The UK’s new child and baby car seat laws have been implemented earlier than expected.
Initially planned to come into force on 1 March, the laws that were first revealed in 2016 have now come into force.
Parents will need to make sure any new seat they purchase follows the regulations, but they’ll still be allowed to use any seat bought before the new law commenced.
Here’s what you need to know about the new car seat laws:
Your child must sit in a car seat until they are 12 years old or 4’5” tall, depending on which comes first.
Babies under 15 months old must sit in a rear-facing seat, but after that children can face either the front or the back of the car.
A new, bigger seat must be bought if your child’s head exceeds the level of the top of the seat - but according to experts, this should only be done when your baby can hold their own head up for at least half an hour at once.
Babies weighing under 9 kg should travel in a baby carrier rather than a child seat.
Once your child is older and bigger, you can sit them in a backless booster seat, but only when they weigh about 15 kg, which is usually around the age of three and a half.
The law is changing with regard to backless booster seats though - they’re going to be banned for children under 4’1” and weighing less than 22 kg because experts believe they’re not as safe as seats with backs.
However this change only applies to new backless booster seats entering the market - if you already own one, it’s fine to continue using it. And any seat which has already gained approval against existing regulations can continue to be manufactured, sold and used.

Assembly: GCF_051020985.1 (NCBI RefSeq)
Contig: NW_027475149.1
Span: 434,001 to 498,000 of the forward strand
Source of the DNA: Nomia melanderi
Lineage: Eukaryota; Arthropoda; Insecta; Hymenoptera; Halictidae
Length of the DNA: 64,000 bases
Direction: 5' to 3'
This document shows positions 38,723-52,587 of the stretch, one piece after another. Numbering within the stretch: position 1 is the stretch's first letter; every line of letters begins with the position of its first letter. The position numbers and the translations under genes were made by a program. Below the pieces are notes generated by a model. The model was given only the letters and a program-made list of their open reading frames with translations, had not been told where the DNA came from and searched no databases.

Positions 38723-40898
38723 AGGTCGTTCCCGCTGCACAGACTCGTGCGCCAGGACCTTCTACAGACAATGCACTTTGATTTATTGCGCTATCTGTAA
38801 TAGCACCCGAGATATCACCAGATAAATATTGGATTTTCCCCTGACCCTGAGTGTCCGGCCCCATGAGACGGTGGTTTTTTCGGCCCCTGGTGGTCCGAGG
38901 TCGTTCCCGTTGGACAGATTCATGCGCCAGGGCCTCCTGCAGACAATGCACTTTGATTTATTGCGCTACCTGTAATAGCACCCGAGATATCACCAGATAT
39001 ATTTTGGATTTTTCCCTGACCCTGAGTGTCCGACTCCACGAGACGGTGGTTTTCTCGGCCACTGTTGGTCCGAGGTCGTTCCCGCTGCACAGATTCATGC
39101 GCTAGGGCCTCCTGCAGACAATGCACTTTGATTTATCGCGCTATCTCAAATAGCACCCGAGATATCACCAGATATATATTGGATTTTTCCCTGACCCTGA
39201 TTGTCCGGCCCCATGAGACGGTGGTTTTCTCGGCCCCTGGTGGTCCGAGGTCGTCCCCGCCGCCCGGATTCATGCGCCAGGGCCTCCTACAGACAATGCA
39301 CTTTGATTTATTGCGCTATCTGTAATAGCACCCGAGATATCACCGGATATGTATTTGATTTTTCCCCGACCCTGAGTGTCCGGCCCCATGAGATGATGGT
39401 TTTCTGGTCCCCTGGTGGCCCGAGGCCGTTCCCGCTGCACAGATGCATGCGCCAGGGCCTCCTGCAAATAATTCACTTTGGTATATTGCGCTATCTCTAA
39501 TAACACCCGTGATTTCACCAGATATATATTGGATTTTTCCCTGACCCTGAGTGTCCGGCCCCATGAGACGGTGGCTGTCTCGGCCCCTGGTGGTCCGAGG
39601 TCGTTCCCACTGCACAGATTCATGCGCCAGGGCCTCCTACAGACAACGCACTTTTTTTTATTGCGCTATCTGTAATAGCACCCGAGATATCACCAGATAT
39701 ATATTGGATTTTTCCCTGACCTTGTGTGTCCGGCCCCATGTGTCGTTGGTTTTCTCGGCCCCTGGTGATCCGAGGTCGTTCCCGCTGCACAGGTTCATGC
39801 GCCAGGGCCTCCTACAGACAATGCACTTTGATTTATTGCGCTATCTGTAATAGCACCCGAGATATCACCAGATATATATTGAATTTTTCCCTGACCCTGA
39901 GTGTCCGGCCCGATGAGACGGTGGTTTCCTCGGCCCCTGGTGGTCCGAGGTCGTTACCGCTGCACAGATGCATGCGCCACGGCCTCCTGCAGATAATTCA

“Booster cushions do not offer head or side protection, which is vital for young children who are still developing and more susceptible to trauma in the event of an accident,” said Mark Bennett, European Product Expert for child mobility company Britax.
There are a few exceptions to the law where children can legally travel without a car seat:
- On unexpected emergency journeys if only for a short distance and the child is over three years old
- In a minibus, minicab, taxi, coach or van but not in the front
- If you have three children sitting in the back of the car, the third car seat simply won’t fit and the child in question is at least three years old.
When choosing a seat, make sure you pick one that will be secure: look for one with a diagonal strap, one that is designed to be used with a lap seat belt, a high back, head and side protection, and ISOFIX anchor points (which keep the chair attached to the seat of the car).
It’s also imperative that any car seat used in the UK is EU-approved so make sure yours is marked with an E.
Breaking the law could result in a fine of £500.
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